For decades the embroidery so common in traditional Palestinian fashion, known in Arabic as tatreez, has been a unifying symbol for Palestinians in the post-1948 diaspora, a fact evidenced by the reaction to US Congresswoman Rashida Tlaib’s decision, in January 2019, to wear a thobe (traditional Palestinian dress) to her congressional swearing-in ceremony.
In the weeks before that event, Tlaib posted a photo of a hand-stitched thobe on Instagram, announcing that she would be wearing it to the ceremony.
Worried by the anti-Muslim and anti-Arab backlash that was triggered by her post, and deeply moved by her pride in her Palestinian heritage, I launched a hashtag, #tweetyourthobe, to spotlight Tlaib’s powerful nod to Palestinian identity.
By the time Tlaib took her oath on the Quran, hundreds of photos of women in thobes using the hashtag had flooded Twitter.
Tlaib herself tweeted, “So loved all the amazing women from across the country and world who shared their gorgeous Palestinian thobes. We inspired so many. This historic moment belongs to all of us.”
This three-day online Palestinian fashion show left journalists to grapple with questions about the significance of this particular type of costume. Their questions ranged from “What is a thobe?” to “What is the history of tatreez?”
In March this year, a new book by the co-founder and president of the Palestinian Heritage Foundation, Hanan Karaman Munnayer, answered those very questions.
When US Congresswoman Rashida Tlaib wore a thobe to be sworn in last year, it put the rich history of Palestinian dress into the spotlight (AFP)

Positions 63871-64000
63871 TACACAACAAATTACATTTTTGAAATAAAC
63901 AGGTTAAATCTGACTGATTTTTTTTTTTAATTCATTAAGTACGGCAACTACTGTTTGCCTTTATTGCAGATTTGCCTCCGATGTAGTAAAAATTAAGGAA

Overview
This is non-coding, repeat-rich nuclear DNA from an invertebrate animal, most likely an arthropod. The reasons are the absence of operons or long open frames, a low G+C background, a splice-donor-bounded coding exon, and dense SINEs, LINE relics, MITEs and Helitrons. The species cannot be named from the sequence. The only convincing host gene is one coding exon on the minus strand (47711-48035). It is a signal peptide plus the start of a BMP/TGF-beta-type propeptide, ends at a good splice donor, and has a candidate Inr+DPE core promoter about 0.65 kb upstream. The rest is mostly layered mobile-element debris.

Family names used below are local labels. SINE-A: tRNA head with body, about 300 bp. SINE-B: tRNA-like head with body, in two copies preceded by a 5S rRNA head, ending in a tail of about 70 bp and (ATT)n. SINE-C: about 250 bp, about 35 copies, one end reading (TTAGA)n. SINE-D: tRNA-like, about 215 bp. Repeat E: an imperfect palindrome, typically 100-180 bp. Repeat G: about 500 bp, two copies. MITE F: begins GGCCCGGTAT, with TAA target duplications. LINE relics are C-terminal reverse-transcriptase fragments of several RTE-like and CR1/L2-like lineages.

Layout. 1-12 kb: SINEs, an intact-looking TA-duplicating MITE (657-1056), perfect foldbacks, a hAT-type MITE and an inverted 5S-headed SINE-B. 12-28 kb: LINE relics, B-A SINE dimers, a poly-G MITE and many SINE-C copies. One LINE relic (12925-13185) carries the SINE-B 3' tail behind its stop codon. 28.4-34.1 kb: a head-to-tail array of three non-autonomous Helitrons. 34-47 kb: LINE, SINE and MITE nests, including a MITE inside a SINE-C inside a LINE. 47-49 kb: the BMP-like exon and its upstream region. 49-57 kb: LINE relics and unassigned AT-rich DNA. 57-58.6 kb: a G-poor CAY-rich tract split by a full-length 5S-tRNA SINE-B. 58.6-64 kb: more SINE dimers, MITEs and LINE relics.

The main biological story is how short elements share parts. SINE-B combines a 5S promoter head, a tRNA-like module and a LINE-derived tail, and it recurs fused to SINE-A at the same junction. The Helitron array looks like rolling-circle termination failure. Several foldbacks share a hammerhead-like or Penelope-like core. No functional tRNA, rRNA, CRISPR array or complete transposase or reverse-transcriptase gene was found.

Traditional Palestinian Costume: Origins and Evolution is a stunning, 560-page volume, in which Munayyer – who has researched and lectured on Palestinian textile arts for more than 20 years – painstakingly documents the history and intricacies of Palestinian fashion, specifically the legacy of tatreez.
Perusing the volume is akin to strolling through a museum, as page after page displays vivid and colourful photos of Palestinian thobes, headdresses, and jewellery – some dating back to ancient times.
The reader will view samples of artwork from before the time of Christ that depict the distinct clothing styles of the region, as well as photographs featuring nearly threadbare examples of tatreez taken from textiles that are decades old.
‘The Other’s myth’
In the foreword by Hanan Ashrawi, the revered Palestinian stateswoman, scholar, and activist, calls the book proof that “Palestine was never a land without a people”. In fact, Munayyer dives deep into the historical record to demonstrate the baselessness of that particular piece of propaganda – what Ashrawi calls “the Other’s myth”.